Though this is a novella, it's sometimes marketed as part of a trilogy with the nonfictional Night. I can see the relevance, as Wiesel himself says in this book's introduction that he imagined what might've happened if he'd been recruited after his Holocaust experiences to become a terrorist in Palestine. And while I didn't find this as affecting as the memoir Night, it is still relevant, imagining the kind of young person that might become a murderer for a cause and the toll that
May 01, 2016 rated it liked it  ·  review of another edition
Shelves: holocaust
This is a follow-up to "Night", which I found to be a bit odd. It’s not that I didn’t like “Dawn”, I did and it definitely affected me emotionally, but “Night” is much better. It’s the only book in the trilogy that’s a memoir, so obviously the styles are different. I wonder what “Day” will be like. I plan on reading that soon.
Jun 19, 2008 rated it it was amazing  ·  review of another edition
This book is very different from anything else I've read. It's the follow up to Elie Wiesel's memoir Night, but this time the story is fictional. Because it's fictional, right off the bat it's easier to digest than Night. It revolves around a Holocaust survivor's morals and way of thinking after he becomes part of the Jewish Resistance in Palestine and is ordered to execute a British soldier. Can the victim ever become the murderer? Do the crimes of others make it okay for you to commit the same ...more
Skylar Burris
Dec 23, 2007 rated it it was amazing  ·  review of another edition
Shelves: judaism
Dawn is a beautifully written but disturbing novel about an Israeli terrorist waiting to assassinate a British officer in retaliation for the hanging of an Israeli. This novel evokes a great deal of thought about stopping violence with violence and hate with hate. Reflecting on the persecution the Jews have suffered, the young assassin Elisha says: "Now our only chance lies in hating you, in learning the necessity of the art of hate." However, the novel seems ultimately to say that hatred must b ...more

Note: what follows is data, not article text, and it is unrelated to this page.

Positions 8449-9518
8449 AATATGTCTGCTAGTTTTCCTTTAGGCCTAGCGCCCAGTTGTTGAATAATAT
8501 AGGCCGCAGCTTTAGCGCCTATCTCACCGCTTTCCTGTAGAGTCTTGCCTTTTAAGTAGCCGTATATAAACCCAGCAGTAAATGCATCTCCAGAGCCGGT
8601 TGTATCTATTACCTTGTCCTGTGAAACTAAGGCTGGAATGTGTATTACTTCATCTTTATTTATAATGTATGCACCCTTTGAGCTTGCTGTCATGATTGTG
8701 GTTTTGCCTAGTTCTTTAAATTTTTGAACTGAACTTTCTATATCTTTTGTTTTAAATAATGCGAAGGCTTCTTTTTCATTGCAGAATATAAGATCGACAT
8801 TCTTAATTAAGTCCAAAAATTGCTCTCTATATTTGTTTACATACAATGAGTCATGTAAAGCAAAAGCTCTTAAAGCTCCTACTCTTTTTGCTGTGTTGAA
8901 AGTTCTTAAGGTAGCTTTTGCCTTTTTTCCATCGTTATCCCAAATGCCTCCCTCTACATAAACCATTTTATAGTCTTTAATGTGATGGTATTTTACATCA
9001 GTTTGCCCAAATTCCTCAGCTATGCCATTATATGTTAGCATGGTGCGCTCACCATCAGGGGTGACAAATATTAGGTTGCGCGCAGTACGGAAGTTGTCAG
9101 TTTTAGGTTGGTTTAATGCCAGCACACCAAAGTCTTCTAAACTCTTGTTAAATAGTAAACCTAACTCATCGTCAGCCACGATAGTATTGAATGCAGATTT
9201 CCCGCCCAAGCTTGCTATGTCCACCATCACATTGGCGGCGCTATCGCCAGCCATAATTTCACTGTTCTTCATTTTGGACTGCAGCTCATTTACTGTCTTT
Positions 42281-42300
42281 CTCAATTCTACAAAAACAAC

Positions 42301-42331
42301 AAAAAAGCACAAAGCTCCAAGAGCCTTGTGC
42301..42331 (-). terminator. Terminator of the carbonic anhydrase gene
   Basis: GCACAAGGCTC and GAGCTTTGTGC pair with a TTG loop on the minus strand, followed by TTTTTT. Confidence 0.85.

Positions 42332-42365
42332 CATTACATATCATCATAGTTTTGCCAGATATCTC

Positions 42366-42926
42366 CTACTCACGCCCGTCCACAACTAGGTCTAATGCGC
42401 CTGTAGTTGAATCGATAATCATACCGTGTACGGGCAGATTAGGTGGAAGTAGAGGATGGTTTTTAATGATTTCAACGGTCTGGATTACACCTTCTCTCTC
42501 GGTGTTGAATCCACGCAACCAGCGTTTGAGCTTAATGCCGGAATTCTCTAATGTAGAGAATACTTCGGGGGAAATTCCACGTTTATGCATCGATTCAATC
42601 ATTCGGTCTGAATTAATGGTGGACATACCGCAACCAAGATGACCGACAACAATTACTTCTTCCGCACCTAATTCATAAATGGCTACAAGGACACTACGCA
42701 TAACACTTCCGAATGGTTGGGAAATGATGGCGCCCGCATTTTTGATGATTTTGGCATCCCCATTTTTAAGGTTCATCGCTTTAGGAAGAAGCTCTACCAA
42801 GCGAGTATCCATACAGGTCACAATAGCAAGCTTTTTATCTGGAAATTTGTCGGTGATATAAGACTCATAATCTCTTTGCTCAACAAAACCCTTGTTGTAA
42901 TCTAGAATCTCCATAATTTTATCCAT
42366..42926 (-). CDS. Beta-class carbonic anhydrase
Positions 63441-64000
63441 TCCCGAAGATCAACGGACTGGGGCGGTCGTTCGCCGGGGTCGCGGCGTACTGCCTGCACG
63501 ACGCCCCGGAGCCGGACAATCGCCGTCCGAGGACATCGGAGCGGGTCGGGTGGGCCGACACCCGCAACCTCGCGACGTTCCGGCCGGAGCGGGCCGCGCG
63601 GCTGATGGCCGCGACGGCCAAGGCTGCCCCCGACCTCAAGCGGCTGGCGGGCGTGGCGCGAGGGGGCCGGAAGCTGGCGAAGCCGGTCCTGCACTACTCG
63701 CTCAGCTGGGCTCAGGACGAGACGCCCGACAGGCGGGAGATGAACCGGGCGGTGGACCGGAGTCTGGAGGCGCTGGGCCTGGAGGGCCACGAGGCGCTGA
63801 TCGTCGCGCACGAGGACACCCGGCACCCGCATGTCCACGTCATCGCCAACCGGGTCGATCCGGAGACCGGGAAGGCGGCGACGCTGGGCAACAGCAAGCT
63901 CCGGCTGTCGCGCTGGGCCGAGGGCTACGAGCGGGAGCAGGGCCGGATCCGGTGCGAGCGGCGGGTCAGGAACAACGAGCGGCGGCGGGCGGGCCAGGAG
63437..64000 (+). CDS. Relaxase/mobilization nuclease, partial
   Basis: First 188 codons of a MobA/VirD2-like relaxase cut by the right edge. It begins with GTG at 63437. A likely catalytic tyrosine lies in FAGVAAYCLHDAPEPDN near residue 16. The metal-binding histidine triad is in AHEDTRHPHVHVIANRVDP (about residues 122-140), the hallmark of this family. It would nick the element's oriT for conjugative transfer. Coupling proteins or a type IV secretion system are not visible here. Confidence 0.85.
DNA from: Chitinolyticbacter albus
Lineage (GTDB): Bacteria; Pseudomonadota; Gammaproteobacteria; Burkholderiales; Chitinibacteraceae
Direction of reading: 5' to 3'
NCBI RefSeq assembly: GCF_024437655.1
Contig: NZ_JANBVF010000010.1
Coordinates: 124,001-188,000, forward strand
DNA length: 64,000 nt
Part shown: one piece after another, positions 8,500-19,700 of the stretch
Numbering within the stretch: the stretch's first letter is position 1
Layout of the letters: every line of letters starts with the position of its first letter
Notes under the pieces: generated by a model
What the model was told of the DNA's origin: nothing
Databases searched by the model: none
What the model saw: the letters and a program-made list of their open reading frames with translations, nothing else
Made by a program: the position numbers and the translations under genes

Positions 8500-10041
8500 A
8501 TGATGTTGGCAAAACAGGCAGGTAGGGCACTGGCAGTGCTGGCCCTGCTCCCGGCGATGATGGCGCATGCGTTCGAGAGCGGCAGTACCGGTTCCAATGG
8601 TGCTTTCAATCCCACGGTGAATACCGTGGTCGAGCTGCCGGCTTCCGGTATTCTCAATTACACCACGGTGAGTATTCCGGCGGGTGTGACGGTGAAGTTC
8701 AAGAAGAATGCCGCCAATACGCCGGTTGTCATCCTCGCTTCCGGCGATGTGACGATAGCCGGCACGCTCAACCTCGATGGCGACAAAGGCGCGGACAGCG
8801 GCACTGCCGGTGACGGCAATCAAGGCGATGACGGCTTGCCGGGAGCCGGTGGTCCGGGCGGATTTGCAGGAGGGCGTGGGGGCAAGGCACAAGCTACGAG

Every so often, I read a book that makes me wish I was back in grad school, so I could write a paper about it. This is one of those books. The only problem I have with it is that it's too short. I wanted to read more of Wiesel's beautiful and moving prose. I love his style of writing and was caught up by the characters and their stories.
The plot is about a young Jewish man named Elisha who is chosen to kill an English soldier named John Dawson. Elisha is part of the resistance movement in Pales
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  • Playing For Time
  • The Drowned and the Saved
  • The Destruction of the European Jews
  • The Origins of the Final Solution: The Evolution of Nazi Jewish Policy, September 1939-March 1942
  • A History of the Holocaust
  • Into That Darkness: An Examination of Conscience
  • The Emperor of Lies
  • The Holocaust by Bullets: A Priest's Journey to Uncover the Truth Behind the Murder of 1.5 Million Jews
  • Terezin: Voices from the Holocaust
  • Castles Burning: A Child's Life in War
  • The Journey Back
  • Hannah Senesh, Her Life and Diary
  • Europa, Europa
  • This Way for the Gas, Ladies and Gentlemen
  • The Holocaust: The Jewish Tragedy
  • The Shawl
  • Benevolence and Betrayal: Five Italian Jewish Families Under Fascism
  • The Mousetrap
Eliezer Wiesel was a Romania-born American novelist, political activist, and Holocaust survivor of Hungarian Jewish descent. He was the author of over 40 books, the best known of which is Night, a memoir that describes his experiences during the Holocaust and his imprisonment in several concentration camps.

Wiesel was awarded the Nobel Peace Prize in 1986. The Norwegian Nobel Committee called him a
More about Elie Wiesel...

Other Books in the Series

The Night Trilogy (3 books)
  • Night (The Night Trilogy #1)
  • Day (The Night Trilogy #3)
“Night is purer than day; it is better for thinking and loving and dreaming. At night everything is more intense, more true. The echo of words that have been spoken during the day takes on a new and deeper meaning. The tragedy of man is that he doesn't know how to distinguish between day and night. He says things at night that should only be said by day.” 206 likes
“I needed to know that there was such a thing as love and that it brought smiles and joy in its wake.” 23 likes
More quotes…